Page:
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Albert Pujols collects his 100th RBI of the season

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With a two-run single in the top of the seventh inning of the Angels’ 9-3 victory over the White Sox on Tuesday, DH Albert Pujols collected his 99th and 100th RBI of the season. It’s the future Hall of Famer’s 14th 100-RBI season. Alex Rodriguez is the only other player in major league history with 14 100-RBI seasons.

Pujols, though, is a great example of why the RBI as a statistic has become so outmoded. He’s hitting just .242/.288/.389 on the season. His .677 OPS is the ninth-worst mark in baseball and it’s easily the worst mark of his career. Pujols, Joe Carter (1990), and Ruben Sierra (1993) are the only players since 1901 to drive in at least 100 runs while posting an OPS below .690, per Baseball Reference.

According to FanGraphs, Pujols has been worth 1.7 wins below replacement level this season. That’s a full half-win worse than the next-worst player, the Phillies’ Tommy Joseph. Mark Trumbo and Carlos Beltran are the only other players in the full-win below replacement category.

Carter, by the way, finished 17th in NL MVP Award balloting in 1990. He hit .232/.290/.391 with 24 homers, 115 RBI, and 22 stolen bases. It will be interesting to see if any voters unironically toss a down-ballot vote to Pujols for decent-looking traditional stats. I feel like we’ve come a long way in 27 years, though.

The Astros gave the Yankees an opening. Keuchel and Verlander will try to close the door.

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If Game 4 of the ALCS had been even remotely conventional, it’d stand at 3-1 in favor of Houston right now. The Yankees’ starter pitched well but got no run support. A mighty Astros team with an ordinarily good closer in Ken Giles had a 4-0 lead in the late innings. As the Yankees set out to mount a comeback, a base runner fell down in between first and second and should’ve been dead to rights. This is playoff baseball, however, so stuff, as they say, happens. The runner was safe, the closer struggled, the Yankees rallied and now we’re tied 2-2.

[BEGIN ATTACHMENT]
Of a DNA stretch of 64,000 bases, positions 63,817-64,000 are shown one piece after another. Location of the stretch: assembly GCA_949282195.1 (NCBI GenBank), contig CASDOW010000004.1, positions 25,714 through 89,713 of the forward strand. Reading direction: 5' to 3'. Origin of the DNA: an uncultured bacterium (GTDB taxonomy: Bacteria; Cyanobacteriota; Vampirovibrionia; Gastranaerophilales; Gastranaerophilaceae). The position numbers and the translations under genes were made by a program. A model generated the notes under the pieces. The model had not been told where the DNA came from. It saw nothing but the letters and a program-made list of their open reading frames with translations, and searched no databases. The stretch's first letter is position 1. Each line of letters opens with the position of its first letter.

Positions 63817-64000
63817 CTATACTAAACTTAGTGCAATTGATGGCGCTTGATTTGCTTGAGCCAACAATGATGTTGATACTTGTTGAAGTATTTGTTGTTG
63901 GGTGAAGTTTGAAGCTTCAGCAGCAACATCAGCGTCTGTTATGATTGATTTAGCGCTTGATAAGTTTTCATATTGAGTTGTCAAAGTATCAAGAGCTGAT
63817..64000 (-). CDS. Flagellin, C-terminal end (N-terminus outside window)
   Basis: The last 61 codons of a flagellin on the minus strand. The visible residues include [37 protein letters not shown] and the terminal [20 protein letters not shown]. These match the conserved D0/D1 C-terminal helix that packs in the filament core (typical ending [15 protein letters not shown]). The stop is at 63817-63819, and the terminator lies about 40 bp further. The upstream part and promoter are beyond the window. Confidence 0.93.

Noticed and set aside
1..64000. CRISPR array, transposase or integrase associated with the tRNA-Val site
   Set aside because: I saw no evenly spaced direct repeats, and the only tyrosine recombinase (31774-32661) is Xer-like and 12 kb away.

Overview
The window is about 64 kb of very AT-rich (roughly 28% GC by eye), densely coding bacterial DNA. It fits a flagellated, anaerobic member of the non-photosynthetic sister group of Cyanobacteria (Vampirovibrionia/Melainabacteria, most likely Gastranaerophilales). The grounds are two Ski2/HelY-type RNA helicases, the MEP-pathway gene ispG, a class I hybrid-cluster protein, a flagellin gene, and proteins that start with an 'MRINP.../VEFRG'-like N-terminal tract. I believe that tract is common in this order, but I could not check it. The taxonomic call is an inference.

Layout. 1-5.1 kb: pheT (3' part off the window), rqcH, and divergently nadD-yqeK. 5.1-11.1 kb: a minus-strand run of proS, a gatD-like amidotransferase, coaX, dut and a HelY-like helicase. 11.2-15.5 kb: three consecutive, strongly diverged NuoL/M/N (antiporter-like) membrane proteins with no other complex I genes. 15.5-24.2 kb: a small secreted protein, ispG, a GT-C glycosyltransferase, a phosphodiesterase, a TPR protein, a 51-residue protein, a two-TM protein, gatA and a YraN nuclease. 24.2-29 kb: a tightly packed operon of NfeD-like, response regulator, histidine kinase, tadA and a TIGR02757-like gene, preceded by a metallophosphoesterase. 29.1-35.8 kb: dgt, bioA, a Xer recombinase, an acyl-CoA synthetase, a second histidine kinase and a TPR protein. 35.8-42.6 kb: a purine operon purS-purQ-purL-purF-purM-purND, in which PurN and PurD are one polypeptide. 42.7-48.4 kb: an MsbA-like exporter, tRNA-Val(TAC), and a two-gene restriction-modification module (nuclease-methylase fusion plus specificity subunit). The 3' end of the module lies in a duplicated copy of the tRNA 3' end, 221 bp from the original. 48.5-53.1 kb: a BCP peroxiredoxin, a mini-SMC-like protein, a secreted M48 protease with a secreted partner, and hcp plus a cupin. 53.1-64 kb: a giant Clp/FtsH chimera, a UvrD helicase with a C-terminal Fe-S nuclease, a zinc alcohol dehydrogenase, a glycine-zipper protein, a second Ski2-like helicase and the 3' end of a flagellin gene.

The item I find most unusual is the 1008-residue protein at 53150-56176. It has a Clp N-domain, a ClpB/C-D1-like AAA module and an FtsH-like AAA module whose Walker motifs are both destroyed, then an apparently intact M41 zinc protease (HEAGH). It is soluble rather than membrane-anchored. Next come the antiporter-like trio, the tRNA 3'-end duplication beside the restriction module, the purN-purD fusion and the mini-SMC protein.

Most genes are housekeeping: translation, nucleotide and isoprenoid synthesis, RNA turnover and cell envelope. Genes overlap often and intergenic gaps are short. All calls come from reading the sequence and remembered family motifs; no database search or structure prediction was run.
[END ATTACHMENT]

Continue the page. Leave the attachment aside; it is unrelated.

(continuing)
But are we even at 2-2?

On paper, no, because the Astros now will send Dallas Keuchel and Justin Verlander out in Games 5 and 6, and that gives them a clear advantage. Keuchel dominated the Yankees in Game 1, tossing seven scoreless innings and striking out ten batters. Verlander struck out 13 batters in a 124-pitch complete game in which he allowed only a single run. Beyond the mere facts of the box scores, however, the Yankees have looked profoundly overmatched by both of the Astros’ aces, in this postseason and on other occasions on which they’ve faced off against them. Most notably in the 2015 wild-card game at Yankee Stadium when Keuchel pitched six scoreless innings in the 3-0 victory.

But remember: stuff happens.

Stuff like Aaron Judge‘s and Gary Sanchez‘s bats waking up. The two most important sluggers in the Bombers lineup combined to go 3-for-6 with two doubles, a homer, a walk and five RBI in last night’s victory. Each of them had been silent for the first three games of the series but if they’re heating up, the Yankees will be a lot harder to pitch to.

Stuff like Masahiro Tanaka showing that he can tame the Astros’ lineup. Which he did pretty well in Game 1, giving up only two runs on four hits in six innings. He was overshadowed by Keuchel in that game, but it was a good performance against a strong lineup in a hostile environment. Tanaka pitches much better at Yankee Stadium than he does on the road, so don’t for a second think that the Astros bats will have an easy time of it today.

Stuff like the Yankees bullpen still being the Yankees bullpen. Yes, the Astros got to David Robertson yesterday, but it’s still a strong, strong group that gives the Yankees a clear advantage if the game is close late or if they hold a lead.

All of which is to say that we have ourselves a series, friends. While, 48 hours ago, it seemed like we were on our way to an Astros coronation, the Yankees have shown up in a major way in Games 3 and 4. If you’re an Astros fan you should feel pretty confident with Keuchel and Verlander heading into action over the next two games, but we have learned that absolutely nothing is guaranteed in the postseason.